Six Ways To Maintain Peace With Your In-Laws During Wedding Planning

Six Ways To Maintain Peace With Your In-Laws During Wedding Planning

If you’ve looked at our Q&A page recently, you may have noticed that we have recently introduced some new expert panel members in order to answer your questions and help you to have a smooth journey towards your big day.

Amongst the new faces is Nicola Beer, an internationally renowned expert in relationship transformations who has been featured on sites such as Huffington Post and Wall Street Select. As BCME’s Family & Marriage Relationship Expert, Nicola will be writing about all of the complex relationships that you may encounter when you make the decision to share your life with somebody else. Be it your fiancé, your parents or your in-laws, Nicola is here to guide you towards positive relationships throughout planning your wedding and beyond.

Today, in her first post, Nicola broaches the often difficult topic of in-laws. Some of you may be lucky enough to feel almost as close to your in-laws as you do your own parents, but sadly, others may have a somewhat strained relationship, which can reach breaking point when dealing with the pressure of planning a wedding. Added to this is the fact that here in the UAE there are many culturally mixed relationships which can lead to added tension over what the wedding should entail and traditions that may or may not be adhered to.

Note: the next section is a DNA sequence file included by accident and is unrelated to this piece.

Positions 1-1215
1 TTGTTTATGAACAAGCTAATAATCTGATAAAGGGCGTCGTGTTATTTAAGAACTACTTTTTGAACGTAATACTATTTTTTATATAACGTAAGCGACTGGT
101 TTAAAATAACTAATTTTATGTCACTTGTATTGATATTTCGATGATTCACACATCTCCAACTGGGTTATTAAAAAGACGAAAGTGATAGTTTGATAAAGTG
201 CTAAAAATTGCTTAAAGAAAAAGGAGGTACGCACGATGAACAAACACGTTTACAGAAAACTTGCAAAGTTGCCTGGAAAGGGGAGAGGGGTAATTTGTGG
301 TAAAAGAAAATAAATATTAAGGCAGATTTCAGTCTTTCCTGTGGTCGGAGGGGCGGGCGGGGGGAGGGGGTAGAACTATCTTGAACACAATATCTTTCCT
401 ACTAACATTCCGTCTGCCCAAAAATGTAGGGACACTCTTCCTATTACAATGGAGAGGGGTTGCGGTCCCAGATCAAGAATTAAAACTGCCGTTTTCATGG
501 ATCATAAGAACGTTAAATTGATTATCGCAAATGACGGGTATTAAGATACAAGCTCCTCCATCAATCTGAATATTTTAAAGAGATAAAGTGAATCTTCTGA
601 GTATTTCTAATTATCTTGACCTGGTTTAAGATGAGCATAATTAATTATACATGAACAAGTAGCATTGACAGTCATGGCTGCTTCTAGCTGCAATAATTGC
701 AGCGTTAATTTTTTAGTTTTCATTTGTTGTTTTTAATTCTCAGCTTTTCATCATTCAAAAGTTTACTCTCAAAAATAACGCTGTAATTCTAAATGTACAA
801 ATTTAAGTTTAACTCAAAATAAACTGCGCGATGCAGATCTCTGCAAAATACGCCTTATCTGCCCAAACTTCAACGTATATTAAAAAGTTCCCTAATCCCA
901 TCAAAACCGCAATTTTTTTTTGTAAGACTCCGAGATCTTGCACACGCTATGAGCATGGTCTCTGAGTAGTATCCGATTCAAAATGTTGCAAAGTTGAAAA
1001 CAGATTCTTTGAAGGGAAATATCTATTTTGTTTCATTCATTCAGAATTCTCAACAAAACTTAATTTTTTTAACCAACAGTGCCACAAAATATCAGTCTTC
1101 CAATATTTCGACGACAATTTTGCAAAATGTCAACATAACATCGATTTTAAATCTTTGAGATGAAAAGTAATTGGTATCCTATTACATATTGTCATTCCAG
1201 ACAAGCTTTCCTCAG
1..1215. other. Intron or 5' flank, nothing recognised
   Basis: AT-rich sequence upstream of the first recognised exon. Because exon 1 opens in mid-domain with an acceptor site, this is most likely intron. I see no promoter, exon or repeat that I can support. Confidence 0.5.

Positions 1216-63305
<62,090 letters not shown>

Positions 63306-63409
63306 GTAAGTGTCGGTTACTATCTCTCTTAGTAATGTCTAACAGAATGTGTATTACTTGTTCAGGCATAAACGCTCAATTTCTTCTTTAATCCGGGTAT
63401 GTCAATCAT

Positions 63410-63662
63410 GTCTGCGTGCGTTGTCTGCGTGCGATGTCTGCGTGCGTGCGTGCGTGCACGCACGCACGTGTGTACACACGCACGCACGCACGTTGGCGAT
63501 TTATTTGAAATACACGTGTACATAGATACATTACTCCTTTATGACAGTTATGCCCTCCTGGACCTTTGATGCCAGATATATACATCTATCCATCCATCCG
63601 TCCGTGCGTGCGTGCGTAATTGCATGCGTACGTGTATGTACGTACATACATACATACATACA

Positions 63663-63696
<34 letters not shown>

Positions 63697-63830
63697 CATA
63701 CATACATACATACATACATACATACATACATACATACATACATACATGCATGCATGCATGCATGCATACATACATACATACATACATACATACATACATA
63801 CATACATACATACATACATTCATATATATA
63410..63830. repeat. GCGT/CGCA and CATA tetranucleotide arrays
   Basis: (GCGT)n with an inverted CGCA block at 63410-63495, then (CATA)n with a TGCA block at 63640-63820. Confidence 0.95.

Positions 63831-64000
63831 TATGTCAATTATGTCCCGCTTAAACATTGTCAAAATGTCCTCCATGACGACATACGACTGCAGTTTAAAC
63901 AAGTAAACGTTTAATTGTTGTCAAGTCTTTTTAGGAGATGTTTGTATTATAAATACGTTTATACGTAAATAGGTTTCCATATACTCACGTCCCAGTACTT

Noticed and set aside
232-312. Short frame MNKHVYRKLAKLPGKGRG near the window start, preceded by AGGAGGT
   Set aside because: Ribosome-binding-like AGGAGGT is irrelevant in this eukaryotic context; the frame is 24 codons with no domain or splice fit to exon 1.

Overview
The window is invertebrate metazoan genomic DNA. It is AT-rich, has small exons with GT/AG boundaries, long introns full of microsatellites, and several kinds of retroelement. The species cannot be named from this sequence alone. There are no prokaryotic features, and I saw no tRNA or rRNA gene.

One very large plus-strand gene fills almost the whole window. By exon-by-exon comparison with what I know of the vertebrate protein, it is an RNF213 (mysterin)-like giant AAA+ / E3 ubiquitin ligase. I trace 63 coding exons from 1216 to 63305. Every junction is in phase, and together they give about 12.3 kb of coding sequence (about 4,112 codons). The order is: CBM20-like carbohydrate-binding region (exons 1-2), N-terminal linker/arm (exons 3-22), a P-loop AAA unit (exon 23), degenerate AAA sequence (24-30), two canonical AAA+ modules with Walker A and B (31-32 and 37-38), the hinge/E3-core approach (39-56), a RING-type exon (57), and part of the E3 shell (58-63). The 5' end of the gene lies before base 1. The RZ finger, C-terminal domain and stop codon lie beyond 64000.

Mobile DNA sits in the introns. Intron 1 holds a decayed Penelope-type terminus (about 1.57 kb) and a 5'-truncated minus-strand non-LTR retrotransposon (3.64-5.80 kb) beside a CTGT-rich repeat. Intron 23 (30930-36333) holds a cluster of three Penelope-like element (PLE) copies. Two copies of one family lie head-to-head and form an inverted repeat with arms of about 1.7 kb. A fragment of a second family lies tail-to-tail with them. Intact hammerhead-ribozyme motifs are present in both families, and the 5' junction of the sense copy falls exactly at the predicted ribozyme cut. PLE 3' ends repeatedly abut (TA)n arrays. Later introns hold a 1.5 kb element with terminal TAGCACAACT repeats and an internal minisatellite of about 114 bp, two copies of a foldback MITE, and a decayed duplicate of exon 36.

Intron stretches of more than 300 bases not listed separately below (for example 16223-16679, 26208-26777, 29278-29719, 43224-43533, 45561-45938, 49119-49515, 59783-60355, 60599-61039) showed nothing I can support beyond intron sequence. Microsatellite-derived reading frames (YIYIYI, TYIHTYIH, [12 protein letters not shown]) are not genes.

If you find yourself in this situation, rest assured that Nicola is here to help! Read on to discover her six excellent tips for maintaining peace with your in-laws during the wedding planning process. Enjoy!

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Your in-laws-to-be are an important part of your husband’s history and your future together, so maintaining peace with them throughout the wedding planning process will be best for everyone. However, this is often easier said than done. Here are some guidelines that support drama-free planning and some advice on how to deal with any conflict before it escalates.

Involve your in-laws

The biggest complaints from in-laws are always about feeling left out. I have never come across a man or woman who complained to me that they feel too included or that getting involved in the wedding is too much. If you don’t include them, they will typically either complain or look displeased on the day, which won’t be good for anyone. Get their opinion, ask for their thoughts, and share your ideas. Being open doesn’t mean you have to follow everything they say, it just shows that you value their opinion. Most people simply long to be listened to and often this act is enough for them to feel included and respected. Starting off on a good foot with your in-laws will be key to maintaining good relations for years to come.

Communicate clear expectations

Ask yourself what role you want them to have, what role you want your family to have, and what roles you want to leave for yourself or other significant people.